Addressing Abnormal Dog Behavior through Dog Training
Sometimes the answers to questions about dog training aren’t obvious. We have a couple of naughty nuggets in training at the moment, who’s behavior can be dangerous to themselves and others. Naturally, the owners what us to address these issues STAT, to improve everyone’s quality of life.
Every training program must start with the basics. If your dog doesn’t have great leash manners, we cannot address the way they bark and lunge at other dogs.
If your dog is a runner, we cannot address recall with teaching the wait command.
If your dog guards (and threatens to bite) food or other high value items, it might seem strange that it’s necessary to teach a stay command.
You have to crawl before you walk. Part of training is learning to learn. Simple, unrelated tasks are a necessary component to addressing the behavioral issue plaguing you most.
If you are dealing with aggression issues (lunging and barking at dogs or people, resource guarding, biting, or otherwise), the training must first cover walking politely on leash without pulling, sit, wait, leave it, and coming when called, before we can even begin to touch the bigger problems. We have to plant the seed in the dog’s mind that its worthwhile to take direction from us. Aggression is a big deal to both the owner and the dog. They are in a state of panic or at least high arousal. Have you ever tried to do math while you had a gun to your head? Without basic training, that’s what’s going on for your dog.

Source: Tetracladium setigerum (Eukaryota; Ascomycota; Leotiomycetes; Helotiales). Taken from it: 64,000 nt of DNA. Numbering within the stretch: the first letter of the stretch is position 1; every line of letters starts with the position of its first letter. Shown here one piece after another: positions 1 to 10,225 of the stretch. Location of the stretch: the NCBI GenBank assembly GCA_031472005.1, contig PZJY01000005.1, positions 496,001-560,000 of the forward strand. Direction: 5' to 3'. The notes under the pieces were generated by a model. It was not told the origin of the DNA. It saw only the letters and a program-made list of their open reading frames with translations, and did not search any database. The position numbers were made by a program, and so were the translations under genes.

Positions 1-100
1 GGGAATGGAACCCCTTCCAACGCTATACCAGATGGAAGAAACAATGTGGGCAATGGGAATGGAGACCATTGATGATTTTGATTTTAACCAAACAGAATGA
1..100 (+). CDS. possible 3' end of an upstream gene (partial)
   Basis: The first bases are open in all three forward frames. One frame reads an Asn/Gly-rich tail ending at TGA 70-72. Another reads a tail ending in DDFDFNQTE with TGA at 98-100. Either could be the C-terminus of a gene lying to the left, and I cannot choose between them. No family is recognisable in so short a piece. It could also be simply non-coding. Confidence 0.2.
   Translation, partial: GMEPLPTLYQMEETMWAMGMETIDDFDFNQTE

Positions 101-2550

We have to work the basics, before the bigger issue can be addressed. If a dog trainer is offering you a simple, or ‘quick fix,’ you can be pretty confident they are simply trying to sell you something, and I would question their motivation as well as their methods.
We require a Dog Bootcamp for all abnormal behavioral issues for a reason. We need extra time, after teaching the basics, to address the issue as thoroughly as possible. And it’s important to note, that all abnormal dog behavior requires ongoing maintenance of training, and following strict protocols.
Those of us who struggle with depression, anxiety or other mental illness know the work that goes into staying afloat, in good spirits, and in a healthy mind and body. We also know that it’s WORK…. Constant evaluation and adjustment and work on ourselves. The same goes for your dog.